Lexington, Kentucky’s Main Street development, probably like development in your cities, has proceeded mainly through public subsidies paid out to the already-well-off. Though they are local projects, the subsidies extend beyond local coffers; they also de-fund state and federal coffers. In effect, taxpayers in Paducah or Wichita are in some way working to support a good part of our urban Lexington developments. It’s one of many ways local decisions have real effects in making the world beyond Lexington.
In Frankfort last week, Kentucky Democrat Governor Steve Beshear passed HB 445, a series of tax breaks designed to reinforce the state’s already-booming urban, bourbon, and equine industries. The new bill, to take one nearby example, will allow the Louisville owners of the future 21C modern art hotel located on Main Street to recoup (and then apparently re-sell) up to $6 million in tax breaks from their $38 million investment.
HB 445 will also enable 21C Louisville developers Laura Lee Brown and Craig Greenberg to recoup another $6 million from a larger urban infill development called “Whiskey Row” in Louisville.
Brown, heiress to the Louisville Brown-Forman bourbon family, also stands to personally benefit from HB 445′s easing of bourbon taxes. This relaxation on the Kentucky Proud booze tax will ultimately cost the state $14 million in annual revenue.
HB 445 also gives Brown’s 21C development the green light to receive more of what are known as “New Market Tax Credits.” The bill raises the limit on these tax credits from $5 million to $10 million per project. Brown’s business partner, Greenberg, arrived at 21C within weeks after he helped issue the report for Lexington’s Rupp Arena Arts and Entertainment District Task Force, a collection of 47 area business leaders self-appointed by Mayor Jim Gray to study Rupp’s future. (No public representatives appeared on the Mayor’s committee.) According to the the 21C press release announcing his hire, Greenberg was hired on at the modern art hotel now going up 3 blocks down Main Street from Rupp in part because of his proven ability to exploit New Market Tax Credits.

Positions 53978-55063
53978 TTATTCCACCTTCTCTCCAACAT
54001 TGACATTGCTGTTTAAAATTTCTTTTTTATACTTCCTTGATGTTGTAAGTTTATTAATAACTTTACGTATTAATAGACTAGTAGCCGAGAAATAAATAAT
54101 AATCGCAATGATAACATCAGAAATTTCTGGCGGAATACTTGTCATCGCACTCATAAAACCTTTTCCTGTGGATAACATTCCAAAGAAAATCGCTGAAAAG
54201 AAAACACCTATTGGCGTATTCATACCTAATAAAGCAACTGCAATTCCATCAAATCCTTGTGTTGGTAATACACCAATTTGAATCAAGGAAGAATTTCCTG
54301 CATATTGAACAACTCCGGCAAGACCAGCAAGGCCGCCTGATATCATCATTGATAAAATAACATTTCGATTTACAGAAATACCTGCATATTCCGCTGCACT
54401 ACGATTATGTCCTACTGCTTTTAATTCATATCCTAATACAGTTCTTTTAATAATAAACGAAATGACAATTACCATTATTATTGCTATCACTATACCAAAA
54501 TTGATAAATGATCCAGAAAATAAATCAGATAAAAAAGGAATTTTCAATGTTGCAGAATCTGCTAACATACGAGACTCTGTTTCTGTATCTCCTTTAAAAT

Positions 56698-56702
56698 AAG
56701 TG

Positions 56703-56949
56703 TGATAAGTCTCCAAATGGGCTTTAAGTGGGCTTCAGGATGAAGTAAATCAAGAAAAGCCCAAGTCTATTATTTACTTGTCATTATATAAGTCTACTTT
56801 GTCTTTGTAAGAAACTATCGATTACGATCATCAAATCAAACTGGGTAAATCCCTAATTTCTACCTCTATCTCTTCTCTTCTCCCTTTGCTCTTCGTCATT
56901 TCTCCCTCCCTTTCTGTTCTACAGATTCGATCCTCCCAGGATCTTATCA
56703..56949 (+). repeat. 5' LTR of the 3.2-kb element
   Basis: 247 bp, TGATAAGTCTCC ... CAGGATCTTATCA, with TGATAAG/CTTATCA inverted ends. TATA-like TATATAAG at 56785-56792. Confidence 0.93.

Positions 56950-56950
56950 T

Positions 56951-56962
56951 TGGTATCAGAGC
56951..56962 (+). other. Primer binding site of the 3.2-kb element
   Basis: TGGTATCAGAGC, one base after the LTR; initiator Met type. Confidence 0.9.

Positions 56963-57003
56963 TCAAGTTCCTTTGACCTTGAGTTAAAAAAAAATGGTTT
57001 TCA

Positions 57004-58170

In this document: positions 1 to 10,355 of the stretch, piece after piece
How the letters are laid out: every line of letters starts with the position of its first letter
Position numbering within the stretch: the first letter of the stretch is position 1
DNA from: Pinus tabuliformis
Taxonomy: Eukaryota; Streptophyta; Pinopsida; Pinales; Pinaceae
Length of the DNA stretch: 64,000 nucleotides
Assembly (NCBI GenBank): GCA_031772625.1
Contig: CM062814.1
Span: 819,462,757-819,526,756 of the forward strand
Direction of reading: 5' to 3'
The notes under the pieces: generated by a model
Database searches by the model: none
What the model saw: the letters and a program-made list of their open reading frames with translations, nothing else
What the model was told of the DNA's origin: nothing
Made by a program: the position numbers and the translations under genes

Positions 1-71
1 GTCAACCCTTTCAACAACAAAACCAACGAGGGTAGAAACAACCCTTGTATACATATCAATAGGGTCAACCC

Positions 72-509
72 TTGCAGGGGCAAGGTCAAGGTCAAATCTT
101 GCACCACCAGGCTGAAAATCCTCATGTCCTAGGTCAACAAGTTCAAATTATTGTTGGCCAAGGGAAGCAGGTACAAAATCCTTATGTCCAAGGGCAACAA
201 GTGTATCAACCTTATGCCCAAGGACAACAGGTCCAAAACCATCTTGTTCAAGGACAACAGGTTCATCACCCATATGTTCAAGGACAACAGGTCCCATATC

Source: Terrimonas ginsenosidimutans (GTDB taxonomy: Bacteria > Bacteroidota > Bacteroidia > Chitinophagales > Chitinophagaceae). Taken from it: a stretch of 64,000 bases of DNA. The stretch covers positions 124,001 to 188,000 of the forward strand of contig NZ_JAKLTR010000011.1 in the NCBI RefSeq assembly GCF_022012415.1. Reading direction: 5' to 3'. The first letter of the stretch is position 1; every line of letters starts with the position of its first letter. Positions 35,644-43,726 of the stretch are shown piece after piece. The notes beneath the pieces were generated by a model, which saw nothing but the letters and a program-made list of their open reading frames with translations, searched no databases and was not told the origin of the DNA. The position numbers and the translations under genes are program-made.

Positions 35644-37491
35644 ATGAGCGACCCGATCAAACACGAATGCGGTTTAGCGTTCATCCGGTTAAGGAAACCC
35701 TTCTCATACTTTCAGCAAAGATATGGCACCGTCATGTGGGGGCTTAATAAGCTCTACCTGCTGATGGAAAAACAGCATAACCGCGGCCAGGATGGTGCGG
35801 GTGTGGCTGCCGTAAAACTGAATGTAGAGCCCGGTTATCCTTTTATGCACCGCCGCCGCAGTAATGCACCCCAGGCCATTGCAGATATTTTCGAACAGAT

All told, HB 445 sets up state residents to commit $16 million of their state tax revenue to the proposed $40 million dollar 21C project. And these funds are not all that 21C will receive. In addition to TIF funding ($500,000), state and local leaders greenlighted 21C to receive $ 6 million in lending capacity through the federal government’s Community Development Block Grants, which are designed to stimulate low income jobs in blighted areas.
Yup. That’s right. Our local and state leaders consider Main Street Lexington, a one-mile strip of asphalt bordered by such slum tenants as JP Morgan Chase Bank, City Hall, Park Plaza Apartments, 21C Modern Art Hotel, Fifth Third Bank, Central Bank, and Rupp Arena, is a blighted area in dire need of economic development.
Current leadership has embraced these rich public welfare recipients and their projects as evidence of positive, sustainable, and equitable downtown development. I don’t agree.